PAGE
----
Ina Vollmer


Van der Maasweg 9, 2629 HZ Delft 
Room E2.360
Tel: *31 (0) 15 27 82108

A holistic Reaction Engineering Approach to the Dehydroaromatization of Methane

A promising approach for the production of aromatics is the dehydroaromatization of methane to benzene (Equation 1). This reaction is being discussed in the literature for 20 years now but no large-scale application has been realized so far [1, 2]. The most promising catalyst so far is a Mo/HZSM-5, molybdenum impregnated on an MFI type zeolite. A bifunctional synergy of this catalyst is suggested, the mechanism of which is not fully understood.

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Therefore the detailed reaction pathway is explored. Key intermediates of the two step mechanism are to be identified, the role of diffusion explored and routes to coke formation uncovered. This is crucial for designing the most active catalyst and for devising regeneration strategies, the final goal of which is a comprehensive reactor design for this extremely thermodynamically limited reaction.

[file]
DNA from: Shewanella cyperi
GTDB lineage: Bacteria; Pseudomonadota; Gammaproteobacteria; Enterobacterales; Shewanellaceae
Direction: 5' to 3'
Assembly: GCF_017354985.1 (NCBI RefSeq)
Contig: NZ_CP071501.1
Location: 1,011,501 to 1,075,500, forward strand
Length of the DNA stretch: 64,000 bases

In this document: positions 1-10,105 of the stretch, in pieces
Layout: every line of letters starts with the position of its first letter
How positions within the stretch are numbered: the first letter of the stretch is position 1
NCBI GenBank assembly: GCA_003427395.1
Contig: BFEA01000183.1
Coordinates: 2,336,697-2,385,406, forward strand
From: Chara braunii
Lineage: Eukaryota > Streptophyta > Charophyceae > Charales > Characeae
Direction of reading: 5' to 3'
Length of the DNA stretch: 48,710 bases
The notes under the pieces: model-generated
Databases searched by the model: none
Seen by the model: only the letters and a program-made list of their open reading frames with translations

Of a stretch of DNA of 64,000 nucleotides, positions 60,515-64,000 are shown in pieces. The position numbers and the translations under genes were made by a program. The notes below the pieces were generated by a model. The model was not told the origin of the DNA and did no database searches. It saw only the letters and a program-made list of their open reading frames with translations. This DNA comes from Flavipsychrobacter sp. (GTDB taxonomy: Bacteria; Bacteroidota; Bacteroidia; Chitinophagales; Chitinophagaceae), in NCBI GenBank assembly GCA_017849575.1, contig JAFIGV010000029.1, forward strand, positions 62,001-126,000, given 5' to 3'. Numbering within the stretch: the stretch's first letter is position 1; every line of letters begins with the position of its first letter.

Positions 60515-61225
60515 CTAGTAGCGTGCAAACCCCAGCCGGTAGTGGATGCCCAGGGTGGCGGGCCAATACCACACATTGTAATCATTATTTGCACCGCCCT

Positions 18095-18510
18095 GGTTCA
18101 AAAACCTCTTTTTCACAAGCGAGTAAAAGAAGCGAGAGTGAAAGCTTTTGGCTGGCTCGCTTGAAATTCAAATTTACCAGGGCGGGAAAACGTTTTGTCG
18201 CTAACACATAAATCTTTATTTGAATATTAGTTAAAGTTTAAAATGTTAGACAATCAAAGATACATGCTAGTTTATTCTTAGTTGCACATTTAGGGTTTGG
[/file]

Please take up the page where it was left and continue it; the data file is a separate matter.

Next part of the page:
Among other reactor concepts, a catalytic membrane reactor is considered, which entails the investigation of suitable membranes. One of the membranes under study is the zeolite membrane of chabazite type SSZ-13, which has shown to be able to separate H2 from CH4/H2 mixtures with high permeance (e.g., ~10-6 mol/s/m2/Pa) and selectivity (separation factor = 20-60). 

  1. Ma, S., et al., Recent progress in methane dehydroaromatization: From laboratory curiosities to promising technology. Journal of Energy Chemistry, 2013. 22(1): p. 1-20.
  2. Spivey, J.J. and G. Hutchings, Catalytic aromatization of methane. Chemical Society Reviews, 2014. 43(3): p. 792-803.


This is a CHIPP project funded in the New Chemicals Innovations (NCI) framework in collaboration with TU Eindhoven and SABIC chemical manufacturing company.